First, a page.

Paul J. Millard, Ph.D., (University of Maryland, 1984), Assistant Professor. Microbial biosensors, physiological genomics systems, fluorescence technology.
David J. Neivandt, Ph.D. (Melbourne, 1998), Assistant Professor. Conformation of interfacial species, surface spectroscopies/microscopies, binary polymer/surfactant solutions and lipid membrane structures.
Anja Nohe, Ph.D., (Theodor Boveri Institute, 2002), Assistant Professor. Image correlation spectroscopy, surface spectroscopy/microscopy, bio-molecular kinetics and dynamics, signal transduction, biological membranes, bone and joint development, nanoparticles, molecular diffusion.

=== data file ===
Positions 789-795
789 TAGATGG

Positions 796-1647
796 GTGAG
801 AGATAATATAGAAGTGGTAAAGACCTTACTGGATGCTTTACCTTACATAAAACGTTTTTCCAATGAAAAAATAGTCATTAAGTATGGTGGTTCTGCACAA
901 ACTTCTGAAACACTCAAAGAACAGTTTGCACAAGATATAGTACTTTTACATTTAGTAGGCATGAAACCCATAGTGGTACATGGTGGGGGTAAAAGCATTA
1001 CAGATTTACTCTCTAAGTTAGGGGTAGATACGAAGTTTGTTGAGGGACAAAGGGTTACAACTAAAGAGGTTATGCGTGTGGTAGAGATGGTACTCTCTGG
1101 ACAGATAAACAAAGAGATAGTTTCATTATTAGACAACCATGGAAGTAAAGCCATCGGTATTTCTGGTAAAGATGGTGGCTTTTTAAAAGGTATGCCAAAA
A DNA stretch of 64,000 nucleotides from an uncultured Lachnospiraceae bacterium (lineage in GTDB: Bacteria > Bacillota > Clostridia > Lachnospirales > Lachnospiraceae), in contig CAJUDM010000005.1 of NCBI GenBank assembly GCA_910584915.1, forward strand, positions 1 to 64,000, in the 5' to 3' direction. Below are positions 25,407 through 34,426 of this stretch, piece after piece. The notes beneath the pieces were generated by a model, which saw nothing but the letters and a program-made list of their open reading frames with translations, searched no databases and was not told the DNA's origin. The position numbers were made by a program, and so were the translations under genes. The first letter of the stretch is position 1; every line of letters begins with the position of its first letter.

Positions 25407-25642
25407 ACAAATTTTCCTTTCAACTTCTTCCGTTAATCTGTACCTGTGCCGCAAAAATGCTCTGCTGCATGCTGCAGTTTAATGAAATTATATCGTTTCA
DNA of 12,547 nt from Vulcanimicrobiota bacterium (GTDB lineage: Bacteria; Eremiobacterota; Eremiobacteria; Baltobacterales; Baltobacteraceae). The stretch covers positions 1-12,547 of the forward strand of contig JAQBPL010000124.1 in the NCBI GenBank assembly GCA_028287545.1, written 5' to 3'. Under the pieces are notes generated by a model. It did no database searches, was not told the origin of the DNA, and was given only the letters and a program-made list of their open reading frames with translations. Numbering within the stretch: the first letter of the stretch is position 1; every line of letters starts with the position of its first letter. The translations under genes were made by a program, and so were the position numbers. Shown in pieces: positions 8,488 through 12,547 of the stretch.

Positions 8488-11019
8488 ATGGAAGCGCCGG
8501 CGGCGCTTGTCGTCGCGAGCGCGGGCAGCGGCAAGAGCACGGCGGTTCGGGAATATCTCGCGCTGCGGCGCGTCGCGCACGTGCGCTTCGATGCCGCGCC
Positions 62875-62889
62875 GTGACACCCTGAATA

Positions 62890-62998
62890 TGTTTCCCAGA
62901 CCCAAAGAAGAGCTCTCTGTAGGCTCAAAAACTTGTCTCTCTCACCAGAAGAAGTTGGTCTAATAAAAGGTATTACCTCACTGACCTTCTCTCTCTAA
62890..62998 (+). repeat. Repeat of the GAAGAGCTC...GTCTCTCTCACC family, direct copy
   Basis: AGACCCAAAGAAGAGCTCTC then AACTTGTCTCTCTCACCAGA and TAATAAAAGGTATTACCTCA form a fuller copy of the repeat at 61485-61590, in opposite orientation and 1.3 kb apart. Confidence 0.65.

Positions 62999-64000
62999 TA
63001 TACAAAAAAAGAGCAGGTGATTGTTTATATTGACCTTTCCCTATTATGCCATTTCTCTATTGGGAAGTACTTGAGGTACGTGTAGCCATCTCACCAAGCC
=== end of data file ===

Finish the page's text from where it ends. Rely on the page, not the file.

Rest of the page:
Hemant P. Pendse, Ph.D. (Syracuse, 1980), Professor and Chair. Colloidal phenomena, paper manufacture, fluid particle systems, and instrument/sensor development.
Douglas M. Ruthven, Ph.D., Sc.D. (University of Cambridge, 1966, 1988), Professor. Fundamentals of adsorption and adsorption processes.
Adriaan Van Heiningen, Ph.D. (McGill, 1982), J. Larcom Ober Professor of Chemical Engineering and FiDiPro professor. Forest products biorefinery, chemical reaction engineering in wood pulping and pulp bleaching, black liquor gasification and direct causticization with titanate.
G. Peter van Walsum, Ph.D. (Dartmouth College, 1998), Associate Professor. Renewable energy, fuels and chemicals, bioprocessing, process engineering.
M. Clayton Wheeler, Ph.D.(Austin, 1997), Assistant Professor. Chemical Sensors, fundamental catalysis, surface science, and selective sensor materials.